5. Heard Sri.T.M.Sreedharan, learned Senior Counsel appearing for the appellant as well as Sri.P.K.Raveendranatha Menon, Senior Standing Counsel for Government of India (Taxes) appearing for the Revenue.

6. We take note of the fact that, in Listin Stephen‘s case (supra), after referring to a catena of decisions like the Commissioner of Income Tax v. P.K.Shamsudin [2011(1) KLT online 1211], K.V.George v. Commissioner of Income Tax (supra), Assistant Director of Inspection (Investigation) v. Kumari A.B.Santhi [2002 (2) KLT Online 1007 (SC)], NSS Karayogam v. Commissioner of Income Tax [2014(2) KLT Online 1208] and Grihalakshmi Vision v. Additional Commissioner of Income Tax [2015 (4) KLT SN 88] and Commissioner of Income Tax, Thrissur v.Al Ameen Educational Trust [2018 (1) KLT Online 3133] held that the ‘reasonable cause’ contemplated under Section 273B should be a reasonable cause as to why or what was the reason which compelled the assessee to accept the loans or deposit in cash. In other words, it should be proved that there existed reasonable and acceptable cause for not accepting the loans or deposits through crossed cheques or demand drafts. It was found that the mere proof regarding genuineness of the transaction or the intention in accepting the amounts in cash or that there was no attempt to induct black money into the business etc. cannot be considered as a reasonable cause or as compelling circumstances provided under Section 273B to avoid the penal action contemplated under Section 271D, with respect to violation of the provisions contained under Section 269SS.

7. Analysed on the basis of the principle remaining settled as above, contention raised all along by the assessee is that it was due to ignorance of the provisions or due to lack of banking facilities in the area etc; cannot be accepted. Further contention that both the parties to the transaction were having agricultural income and therefore the transaction will fall within the purview of the 2nd proviso to Section 269SS, cannot also be accepted, because the admitted case itself is that the appellant is a company doing finance business of money lending and receiving deposits.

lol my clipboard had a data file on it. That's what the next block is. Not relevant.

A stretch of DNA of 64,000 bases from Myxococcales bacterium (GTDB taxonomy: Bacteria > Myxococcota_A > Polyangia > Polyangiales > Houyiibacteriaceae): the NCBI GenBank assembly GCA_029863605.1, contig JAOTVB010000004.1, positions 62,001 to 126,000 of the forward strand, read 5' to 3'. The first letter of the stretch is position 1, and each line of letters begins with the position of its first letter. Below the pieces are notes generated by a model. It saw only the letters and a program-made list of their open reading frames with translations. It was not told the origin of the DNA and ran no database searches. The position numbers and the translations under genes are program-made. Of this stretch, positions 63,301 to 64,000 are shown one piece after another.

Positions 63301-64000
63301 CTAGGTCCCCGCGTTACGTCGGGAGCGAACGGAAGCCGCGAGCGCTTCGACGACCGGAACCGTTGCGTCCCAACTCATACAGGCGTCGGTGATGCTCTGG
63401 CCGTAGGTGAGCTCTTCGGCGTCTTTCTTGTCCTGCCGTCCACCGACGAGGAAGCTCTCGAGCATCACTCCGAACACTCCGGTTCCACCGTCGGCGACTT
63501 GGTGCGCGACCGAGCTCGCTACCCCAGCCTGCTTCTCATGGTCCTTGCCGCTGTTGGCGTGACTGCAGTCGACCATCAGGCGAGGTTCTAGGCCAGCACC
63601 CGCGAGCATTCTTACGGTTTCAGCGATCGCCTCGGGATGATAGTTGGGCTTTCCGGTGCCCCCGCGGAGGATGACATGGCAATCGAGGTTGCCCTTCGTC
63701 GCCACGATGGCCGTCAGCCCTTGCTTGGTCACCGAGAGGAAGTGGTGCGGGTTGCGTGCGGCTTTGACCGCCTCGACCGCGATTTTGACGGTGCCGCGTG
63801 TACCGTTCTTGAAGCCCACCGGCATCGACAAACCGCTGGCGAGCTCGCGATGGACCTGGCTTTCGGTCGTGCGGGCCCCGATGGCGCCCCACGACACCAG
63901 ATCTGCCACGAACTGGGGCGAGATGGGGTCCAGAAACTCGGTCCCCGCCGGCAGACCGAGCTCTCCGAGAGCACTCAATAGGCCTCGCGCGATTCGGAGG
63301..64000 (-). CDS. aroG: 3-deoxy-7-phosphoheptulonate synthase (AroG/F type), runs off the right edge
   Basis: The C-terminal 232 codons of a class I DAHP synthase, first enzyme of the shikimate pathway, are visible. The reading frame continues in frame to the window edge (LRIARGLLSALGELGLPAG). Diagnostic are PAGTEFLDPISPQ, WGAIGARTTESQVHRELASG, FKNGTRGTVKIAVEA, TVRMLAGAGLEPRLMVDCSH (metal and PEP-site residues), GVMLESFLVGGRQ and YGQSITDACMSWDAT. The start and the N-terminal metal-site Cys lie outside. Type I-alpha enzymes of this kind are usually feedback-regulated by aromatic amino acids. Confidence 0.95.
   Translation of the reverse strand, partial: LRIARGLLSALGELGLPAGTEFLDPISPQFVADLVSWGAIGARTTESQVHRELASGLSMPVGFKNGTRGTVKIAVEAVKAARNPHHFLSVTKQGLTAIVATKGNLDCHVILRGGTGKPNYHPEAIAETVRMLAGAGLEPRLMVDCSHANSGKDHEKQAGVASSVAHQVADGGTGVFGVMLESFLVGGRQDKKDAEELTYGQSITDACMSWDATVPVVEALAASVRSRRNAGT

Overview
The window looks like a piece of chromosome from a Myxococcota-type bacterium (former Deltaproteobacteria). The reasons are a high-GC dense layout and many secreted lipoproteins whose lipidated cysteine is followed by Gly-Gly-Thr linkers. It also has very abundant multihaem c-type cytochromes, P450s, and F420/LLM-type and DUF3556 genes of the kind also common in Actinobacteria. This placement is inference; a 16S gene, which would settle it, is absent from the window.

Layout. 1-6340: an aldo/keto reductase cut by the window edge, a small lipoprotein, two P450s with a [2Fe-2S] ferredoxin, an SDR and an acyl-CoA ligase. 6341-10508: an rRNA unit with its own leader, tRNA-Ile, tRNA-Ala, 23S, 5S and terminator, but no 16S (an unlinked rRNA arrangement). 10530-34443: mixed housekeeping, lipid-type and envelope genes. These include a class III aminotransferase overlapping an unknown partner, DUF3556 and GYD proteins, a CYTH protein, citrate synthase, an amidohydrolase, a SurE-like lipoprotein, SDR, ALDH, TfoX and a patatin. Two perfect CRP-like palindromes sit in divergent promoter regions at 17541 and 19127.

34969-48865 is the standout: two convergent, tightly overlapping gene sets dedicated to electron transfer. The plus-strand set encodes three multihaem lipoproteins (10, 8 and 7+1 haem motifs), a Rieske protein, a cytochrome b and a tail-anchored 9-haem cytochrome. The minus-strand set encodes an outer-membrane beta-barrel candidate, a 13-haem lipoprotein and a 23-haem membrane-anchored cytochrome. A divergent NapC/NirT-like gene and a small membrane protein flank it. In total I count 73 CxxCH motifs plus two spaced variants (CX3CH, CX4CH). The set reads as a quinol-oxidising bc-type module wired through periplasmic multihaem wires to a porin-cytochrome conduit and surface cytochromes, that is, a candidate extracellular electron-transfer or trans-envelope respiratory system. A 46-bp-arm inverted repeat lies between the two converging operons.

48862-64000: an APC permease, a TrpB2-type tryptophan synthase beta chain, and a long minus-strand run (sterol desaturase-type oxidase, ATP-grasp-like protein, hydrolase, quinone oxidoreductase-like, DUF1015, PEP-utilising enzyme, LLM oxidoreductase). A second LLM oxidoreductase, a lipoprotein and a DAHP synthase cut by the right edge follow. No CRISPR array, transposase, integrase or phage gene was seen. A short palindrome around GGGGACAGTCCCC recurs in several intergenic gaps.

8 Lastly, learned Senior Counsel for the appellant has raised a contention that the assessee will fall within the exempted category of banking company contained under the 1st proviso to Section 269SS. There is nothing to indicate that the assessee has got any registration as a banking company, as defined under the Banking Regulation Act or not even to the effect that the appellant is a ‘non-banking financing company’ having authorisation from the Reserve Bank of India. Therefore the said contention also cannot be accepted.

9. It is evident from the Annexure attached to the revised order of the original authority, dated 27.6.2014 that, all the transactions pertaining to the year concerned is listed and the total amount was computed as Rs.4,74,15,591/-. The learned Senior Counsel for the appellant pointed out that the transaction listed under the Annexure includes various amounts which are below the limit of Rs.20,000/-. If there is any error occurred in the computation of the quantum of penalty, it will be left open to the appellant to seek rectification in that respect before the original authority, who had imposed the penalty.

10. Subject to the above observations, we do not find that any substantial question of law existing warranting interference with respect to the impugned order passed by the Tribunal. Consequently, the Income Tax Appeal fails and the same is hereby dismissed in limine.

Download Judgment/Order

More Under Income Tax

Leave a Comment

Your email address will not be published. Required fields are marked *

Search Posts by Date

November 2020
M T W T F S S
 1
2345678
9101112131415
16171819202122
23242526272829
30